Several pathological conditions of the eye affect the functionality and/or the survival of the retinal pigment epithelium (RPE). These include some forms of retinitis pigmentosa (RP) and age-related macular degeneration (AMD). Cell therapy is one of the most promising therapeutic strategies proposed to cure these diseases, with already encouraging preliminary results in humans. However, the method of preparation of the graft has a significant impact on its functional outcomes in vivo. Indeed, RPE cells grafted as a cell suspension are less functional than the same cells transplanted as a retinal tissue. Herein, we describe a simple and reproducible method to engineer RPE tissue and its preparation for an in vivo implantation. RPE cells derived from human pluripotent stem cells are seeded on a biological support, the human amniotic membrane (hAM). Compared to artificial scaffolds, this support has the advantage of having a basement membrane that is close to the Bruch's membrane where endogenous RPE cells are attached. However, its manipulation is not easy, and we developed several strategies for its proper culturing and preparation for grafting in vivo.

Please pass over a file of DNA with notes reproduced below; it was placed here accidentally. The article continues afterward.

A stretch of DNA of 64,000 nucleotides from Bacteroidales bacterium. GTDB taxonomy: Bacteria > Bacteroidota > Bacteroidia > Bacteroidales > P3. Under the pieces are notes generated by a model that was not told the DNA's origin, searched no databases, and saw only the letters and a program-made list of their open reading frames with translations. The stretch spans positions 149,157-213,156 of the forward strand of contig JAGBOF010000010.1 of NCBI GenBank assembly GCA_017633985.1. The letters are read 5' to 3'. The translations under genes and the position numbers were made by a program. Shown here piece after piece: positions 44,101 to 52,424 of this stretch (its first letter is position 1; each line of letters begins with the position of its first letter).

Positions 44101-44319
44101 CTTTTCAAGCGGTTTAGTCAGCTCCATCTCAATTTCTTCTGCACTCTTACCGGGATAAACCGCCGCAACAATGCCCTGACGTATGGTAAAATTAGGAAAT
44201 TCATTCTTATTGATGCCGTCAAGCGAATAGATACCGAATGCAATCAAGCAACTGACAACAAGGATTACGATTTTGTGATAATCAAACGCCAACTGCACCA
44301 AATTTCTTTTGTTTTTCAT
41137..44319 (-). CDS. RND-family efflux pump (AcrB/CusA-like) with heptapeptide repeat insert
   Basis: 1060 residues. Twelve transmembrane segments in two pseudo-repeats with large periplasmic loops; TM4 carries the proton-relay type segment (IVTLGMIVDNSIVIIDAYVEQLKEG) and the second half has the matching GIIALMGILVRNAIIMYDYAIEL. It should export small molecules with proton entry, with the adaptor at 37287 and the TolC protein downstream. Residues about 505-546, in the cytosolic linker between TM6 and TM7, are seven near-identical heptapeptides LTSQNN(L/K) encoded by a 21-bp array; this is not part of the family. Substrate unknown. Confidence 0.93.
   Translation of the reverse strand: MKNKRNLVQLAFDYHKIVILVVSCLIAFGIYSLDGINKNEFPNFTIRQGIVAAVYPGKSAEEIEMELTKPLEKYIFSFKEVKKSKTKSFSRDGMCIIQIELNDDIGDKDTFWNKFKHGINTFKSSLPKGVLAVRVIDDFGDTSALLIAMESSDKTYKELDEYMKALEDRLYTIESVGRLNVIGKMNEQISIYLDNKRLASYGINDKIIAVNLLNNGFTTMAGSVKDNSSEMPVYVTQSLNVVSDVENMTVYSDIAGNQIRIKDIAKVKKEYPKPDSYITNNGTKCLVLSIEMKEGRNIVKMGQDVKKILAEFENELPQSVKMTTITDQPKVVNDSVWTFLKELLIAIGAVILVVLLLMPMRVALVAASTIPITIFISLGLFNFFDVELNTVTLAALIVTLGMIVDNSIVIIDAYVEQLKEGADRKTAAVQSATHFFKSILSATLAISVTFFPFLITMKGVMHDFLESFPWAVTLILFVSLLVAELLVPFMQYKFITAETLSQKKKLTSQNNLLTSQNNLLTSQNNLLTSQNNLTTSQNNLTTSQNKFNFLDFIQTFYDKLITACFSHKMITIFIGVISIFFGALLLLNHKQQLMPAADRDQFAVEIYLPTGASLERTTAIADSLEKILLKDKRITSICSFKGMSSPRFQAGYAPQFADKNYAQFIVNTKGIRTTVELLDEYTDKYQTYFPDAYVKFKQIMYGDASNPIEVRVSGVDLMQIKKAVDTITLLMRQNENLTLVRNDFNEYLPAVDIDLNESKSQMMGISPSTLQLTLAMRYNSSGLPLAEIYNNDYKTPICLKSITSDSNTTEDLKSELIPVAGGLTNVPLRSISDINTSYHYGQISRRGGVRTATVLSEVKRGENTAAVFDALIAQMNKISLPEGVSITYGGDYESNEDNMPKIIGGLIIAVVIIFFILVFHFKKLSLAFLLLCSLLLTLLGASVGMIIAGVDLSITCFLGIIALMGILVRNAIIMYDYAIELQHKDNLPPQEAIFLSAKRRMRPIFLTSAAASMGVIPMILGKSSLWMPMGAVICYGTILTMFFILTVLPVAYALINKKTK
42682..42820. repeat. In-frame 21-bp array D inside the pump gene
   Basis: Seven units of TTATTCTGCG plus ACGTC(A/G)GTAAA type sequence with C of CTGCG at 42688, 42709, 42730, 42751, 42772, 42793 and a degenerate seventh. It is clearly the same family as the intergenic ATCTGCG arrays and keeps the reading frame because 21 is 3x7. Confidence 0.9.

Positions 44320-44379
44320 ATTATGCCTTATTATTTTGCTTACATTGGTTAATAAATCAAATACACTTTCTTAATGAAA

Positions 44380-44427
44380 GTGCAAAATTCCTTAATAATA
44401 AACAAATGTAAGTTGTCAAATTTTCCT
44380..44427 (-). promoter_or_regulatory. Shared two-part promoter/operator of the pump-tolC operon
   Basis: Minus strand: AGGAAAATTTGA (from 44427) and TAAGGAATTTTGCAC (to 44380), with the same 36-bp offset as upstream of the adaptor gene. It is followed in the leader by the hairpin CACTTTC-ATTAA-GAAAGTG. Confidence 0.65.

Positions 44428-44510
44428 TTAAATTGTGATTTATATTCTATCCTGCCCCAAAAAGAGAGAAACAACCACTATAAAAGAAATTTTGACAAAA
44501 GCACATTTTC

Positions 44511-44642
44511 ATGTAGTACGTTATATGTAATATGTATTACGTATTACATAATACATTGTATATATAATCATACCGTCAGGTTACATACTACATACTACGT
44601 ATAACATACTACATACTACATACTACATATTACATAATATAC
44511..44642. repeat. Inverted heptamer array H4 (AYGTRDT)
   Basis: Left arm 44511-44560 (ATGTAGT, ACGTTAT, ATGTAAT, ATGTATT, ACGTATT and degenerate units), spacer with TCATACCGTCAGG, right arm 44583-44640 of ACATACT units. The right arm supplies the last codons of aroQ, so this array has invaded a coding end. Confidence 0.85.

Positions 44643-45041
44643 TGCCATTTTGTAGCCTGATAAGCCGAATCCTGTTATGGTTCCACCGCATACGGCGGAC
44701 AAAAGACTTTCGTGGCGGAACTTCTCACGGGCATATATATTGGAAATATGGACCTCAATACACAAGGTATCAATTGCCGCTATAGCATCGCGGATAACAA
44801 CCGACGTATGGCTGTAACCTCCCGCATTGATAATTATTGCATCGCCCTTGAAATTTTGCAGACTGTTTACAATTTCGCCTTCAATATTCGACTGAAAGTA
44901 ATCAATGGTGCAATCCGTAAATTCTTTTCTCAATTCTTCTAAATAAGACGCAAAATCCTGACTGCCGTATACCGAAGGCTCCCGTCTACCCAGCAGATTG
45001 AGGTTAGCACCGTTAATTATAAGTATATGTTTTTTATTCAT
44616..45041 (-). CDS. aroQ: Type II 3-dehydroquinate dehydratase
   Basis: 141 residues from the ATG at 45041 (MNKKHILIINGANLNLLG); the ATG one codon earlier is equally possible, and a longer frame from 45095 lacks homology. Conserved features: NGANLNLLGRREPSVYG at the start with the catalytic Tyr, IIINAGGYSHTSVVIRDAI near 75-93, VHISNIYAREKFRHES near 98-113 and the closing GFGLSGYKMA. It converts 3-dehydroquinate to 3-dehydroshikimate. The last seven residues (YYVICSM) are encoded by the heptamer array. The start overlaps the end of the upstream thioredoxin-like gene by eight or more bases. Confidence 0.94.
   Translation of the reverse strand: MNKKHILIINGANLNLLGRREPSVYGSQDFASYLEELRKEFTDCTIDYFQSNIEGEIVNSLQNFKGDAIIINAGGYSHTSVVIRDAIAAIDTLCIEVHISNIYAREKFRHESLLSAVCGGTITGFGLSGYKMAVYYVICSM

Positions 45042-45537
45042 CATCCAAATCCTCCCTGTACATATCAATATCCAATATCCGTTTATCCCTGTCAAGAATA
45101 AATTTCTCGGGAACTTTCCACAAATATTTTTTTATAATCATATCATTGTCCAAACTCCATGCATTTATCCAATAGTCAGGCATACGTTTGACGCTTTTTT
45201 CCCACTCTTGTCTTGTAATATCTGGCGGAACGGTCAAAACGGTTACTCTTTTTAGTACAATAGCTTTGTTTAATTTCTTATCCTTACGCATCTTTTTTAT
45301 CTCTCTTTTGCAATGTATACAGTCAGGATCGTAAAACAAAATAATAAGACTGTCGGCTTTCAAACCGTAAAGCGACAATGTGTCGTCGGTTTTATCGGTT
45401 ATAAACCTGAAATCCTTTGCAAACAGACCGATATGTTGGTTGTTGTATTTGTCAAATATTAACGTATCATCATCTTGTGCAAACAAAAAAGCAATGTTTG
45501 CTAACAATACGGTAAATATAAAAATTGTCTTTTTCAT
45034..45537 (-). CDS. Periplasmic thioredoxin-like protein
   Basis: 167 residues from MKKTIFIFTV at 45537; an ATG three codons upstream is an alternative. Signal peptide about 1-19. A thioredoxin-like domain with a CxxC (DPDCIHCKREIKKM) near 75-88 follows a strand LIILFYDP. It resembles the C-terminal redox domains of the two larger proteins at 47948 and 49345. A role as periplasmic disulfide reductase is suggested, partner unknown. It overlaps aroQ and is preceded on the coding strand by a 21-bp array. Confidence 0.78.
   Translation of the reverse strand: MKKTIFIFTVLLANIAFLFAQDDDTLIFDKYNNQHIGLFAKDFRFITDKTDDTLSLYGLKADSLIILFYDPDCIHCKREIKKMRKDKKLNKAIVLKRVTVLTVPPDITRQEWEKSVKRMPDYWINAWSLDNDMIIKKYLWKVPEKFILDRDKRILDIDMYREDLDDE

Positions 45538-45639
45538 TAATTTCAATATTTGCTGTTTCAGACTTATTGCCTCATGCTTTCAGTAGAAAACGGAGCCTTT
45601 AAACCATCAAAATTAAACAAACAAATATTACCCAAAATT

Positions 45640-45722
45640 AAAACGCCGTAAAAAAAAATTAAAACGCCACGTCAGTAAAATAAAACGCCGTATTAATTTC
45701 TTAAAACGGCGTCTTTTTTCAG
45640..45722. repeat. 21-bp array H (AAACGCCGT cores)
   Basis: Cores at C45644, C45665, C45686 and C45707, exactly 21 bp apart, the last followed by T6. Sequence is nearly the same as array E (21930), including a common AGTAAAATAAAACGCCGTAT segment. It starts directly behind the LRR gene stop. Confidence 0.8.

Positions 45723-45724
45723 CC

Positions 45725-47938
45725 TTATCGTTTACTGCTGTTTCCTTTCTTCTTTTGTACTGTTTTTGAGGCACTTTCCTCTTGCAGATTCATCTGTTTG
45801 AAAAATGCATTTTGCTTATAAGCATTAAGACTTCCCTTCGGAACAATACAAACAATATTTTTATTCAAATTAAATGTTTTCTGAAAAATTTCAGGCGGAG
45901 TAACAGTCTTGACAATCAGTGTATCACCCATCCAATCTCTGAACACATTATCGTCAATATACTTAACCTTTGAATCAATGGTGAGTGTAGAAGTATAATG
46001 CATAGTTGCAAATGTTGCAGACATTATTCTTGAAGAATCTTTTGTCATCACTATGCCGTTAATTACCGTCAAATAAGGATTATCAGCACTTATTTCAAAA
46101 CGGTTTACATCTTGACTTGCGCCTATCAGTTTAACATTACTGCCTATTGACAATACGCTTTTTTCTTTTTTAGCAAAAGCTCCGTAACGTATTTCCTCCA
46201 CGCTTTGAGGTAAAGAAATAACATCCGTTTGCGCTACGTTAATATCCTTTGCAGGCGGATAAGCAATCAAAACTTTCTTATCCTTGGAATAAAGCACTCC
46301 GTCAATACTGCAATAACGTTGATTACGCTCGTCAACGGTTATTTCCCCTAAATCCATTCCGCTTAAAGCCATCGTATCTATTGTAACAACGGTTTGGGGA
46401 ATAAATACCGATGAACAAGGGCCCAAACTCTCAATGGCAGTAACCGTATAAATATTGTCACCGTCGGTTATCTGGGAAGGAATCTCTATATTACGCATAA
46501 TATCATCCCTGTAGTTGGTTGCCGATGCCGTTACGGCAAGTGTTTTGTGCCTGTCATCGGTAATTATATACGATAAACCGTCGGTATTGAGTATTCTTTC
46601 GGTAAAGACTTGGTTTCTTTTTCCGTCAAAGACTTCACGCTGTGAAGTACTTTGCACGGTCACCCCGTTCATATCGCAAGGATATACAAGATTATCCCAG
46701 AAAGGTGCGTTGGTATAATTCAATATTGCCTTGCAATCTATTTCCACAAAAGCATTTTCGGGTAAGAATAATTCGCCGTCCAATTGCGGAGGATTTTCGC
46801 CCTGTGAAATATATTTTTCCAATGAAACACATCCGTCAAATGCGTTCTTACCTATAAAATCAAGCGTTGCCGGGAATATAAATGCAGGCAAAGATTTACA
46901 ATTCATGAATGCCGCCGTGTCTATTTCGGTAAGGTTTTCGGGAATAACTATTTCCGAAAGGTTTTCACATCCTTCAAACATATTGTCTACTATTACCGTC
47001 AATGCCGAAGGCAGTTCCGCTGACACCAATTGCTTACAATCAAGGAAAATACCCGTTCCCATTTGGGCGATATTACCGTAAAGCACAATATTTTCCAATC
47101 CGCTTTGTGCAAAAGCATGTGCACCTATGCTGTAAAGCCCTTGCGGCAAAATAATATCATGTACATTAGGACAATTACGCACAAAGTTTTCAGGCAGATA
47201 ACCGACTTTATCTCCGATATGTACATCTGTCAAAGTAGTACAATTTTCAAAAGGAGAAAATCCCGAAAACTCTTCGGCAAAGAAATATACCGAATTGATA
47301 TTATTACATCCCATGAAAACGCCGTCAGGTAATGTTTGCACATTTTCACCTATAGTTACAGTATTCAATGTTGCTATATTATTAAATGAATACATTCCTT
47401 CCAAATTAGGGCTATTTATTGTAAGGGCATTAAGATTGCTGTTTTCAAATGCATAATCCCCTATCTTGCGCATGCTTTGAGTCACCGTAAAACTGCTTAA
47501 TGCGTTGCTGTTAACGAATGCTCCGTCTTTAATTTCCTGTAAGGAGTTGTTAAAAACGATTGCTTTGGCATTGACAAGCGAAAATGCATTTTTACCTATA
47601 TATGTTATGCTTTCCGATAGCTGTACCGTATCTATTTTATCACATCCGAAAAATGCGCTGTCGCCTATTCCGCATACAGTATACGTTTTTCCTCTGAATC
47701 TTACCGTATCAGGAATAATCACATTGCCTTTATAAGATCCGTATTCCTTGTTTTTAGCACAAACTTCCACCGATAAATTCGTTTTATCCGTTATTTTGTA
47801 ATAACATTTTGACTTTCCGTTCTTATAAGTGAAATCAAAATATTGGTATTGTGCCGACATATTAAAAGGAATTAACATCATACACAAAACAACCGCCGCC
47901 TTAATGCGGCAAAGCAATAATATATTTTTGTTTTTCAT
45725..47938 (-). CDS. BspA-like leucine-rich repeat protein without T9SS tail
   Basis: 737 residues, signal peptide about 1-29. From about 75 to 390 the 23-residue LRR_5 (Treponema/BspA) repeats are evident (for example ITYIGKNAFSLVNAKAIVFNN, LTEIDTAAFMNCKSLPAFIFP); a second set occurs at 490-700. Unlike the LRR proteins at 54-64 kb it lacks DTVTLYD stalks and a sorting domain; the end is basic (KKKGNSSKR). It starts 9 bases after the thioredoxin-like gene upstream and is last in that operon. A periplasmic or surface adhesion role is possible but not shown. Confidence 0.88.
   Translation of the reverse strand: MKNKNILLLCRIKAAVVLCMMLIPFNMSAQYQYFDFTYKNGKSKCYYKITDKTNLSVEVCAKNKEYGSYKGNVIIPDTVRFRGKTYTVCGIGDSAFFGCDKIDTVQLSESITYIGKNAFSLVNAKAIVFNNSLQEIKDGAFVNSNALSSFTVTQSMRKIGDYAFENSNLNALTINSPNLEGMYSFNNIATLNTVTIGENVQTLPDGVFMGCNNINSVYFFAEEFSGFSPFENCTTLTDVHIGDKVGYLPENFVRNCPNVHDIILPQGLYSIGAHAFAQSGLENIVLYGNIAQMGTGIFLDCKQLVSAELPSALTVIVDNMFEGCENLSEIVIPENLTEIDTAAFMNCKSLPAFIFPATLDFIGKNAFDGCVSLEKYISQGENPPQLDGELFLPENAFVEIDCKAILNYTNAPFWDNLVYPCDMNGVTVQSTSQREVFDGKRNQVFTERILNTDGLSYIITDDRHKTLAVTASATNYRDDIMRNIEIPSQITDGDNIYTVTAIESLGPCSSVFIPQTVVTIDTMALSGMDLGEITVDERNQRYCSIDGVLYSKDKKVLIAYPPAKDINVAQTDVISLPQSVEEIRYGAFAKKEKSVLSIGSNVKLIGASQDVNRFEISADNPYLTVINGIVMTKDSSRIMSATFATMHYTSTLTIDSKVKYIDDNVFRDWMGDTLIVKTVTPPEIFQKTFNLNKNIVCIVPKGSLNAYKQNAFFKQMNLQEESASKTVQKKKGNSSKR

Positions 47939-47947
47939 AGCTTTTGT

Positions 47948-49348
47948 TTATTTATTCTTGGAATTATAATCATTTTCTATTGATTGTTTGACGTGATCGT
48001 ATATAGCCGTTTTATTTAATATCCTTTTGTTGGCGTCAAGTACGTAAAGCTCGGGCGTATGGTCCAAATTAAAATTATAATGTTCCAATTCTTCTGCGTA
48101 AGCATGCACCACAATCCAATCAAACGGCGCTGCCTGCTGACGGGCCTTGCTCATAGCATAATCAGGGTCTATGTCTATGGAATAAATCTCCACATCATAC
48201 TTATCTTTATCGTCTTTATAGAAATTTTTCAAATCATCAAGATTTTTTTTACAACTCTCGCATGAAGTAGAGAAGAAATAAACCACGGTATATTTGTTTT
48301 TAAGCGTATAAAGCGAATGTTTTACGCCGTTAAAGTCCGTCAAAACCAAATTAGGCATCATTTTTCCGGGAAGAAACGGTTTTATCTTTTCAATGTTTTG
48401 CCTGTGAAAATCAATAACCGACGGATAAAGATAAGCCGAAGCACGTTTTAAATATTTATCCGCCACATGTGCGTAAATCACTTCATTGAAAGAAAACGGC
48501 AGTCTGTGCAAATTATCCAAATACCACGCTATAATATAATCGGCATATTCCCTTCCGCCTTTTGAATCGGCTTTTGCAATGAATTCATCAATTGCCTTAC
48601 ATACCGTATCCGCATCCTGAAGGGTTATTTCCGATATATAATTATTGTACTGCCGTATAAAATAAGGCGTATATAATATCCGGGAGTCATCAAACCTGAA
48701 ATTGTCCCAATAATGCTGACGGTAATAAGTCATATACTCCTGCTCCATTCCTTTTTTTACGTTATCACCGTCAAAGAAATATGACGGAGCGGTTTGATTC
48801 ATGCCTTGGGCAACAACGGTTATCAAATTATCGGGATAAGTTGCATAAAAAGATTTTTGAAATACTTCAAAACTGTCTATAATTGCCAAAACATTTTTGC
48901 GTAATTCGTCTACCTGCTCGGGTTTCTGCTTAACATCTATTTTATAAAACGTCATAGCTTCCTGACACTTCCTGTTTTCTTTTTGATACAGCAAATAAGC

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http://dx.doi.org/10.3791/58216DOI Listing
http://www.ncbi.nlm.nih.gov/pmc/articles/PMC6235098PMC
September 2018

Characterization and Transplantation of CD73-Positive Photoreceptors Isolated from Human iPSC-Derived Retinal Organoids.

Stem Cell Reports 2018 09 9;11(3):665-680. Epub 2018 Aug 9.

Institut de la Vision, Sorbonne Université, INSERM, CNRS, 17, Rue Moreau, Paris 75012, France. Electronic address:

Photoreceptor degenerative diseases are a major cause of blindness for which cell replacement is one of the most encouraging strategies. For stem cell-based therapy using human induced pluripotent stem cells (hiPSCs), it is crucial to obtain a homogenous photoreceptor cell population. We confirmed that the cell surface antigen CD73 is exclusively expressed in hiPSC-derived photoreceptors by generating a fluorescent cone rod homeobox (Crx) reporter hiPSC line using CRISPR/Cas9 genome editing. We demonstrated that CD73 targeting by magnetic-activated cell sorting (MACS) is an effective strategy to separate a safe population of transplantable photoreceptors. CD73+ photoreceptor precursors can be isolated in large numbers and transplanted into rat eyes, showing capacity to survive and mature in close proximity to host inner retina of a model of photoreceptor degeneration. These data demonstrate that CD73+ photoreceptor precursors hold great promise for a future safe clinical translation.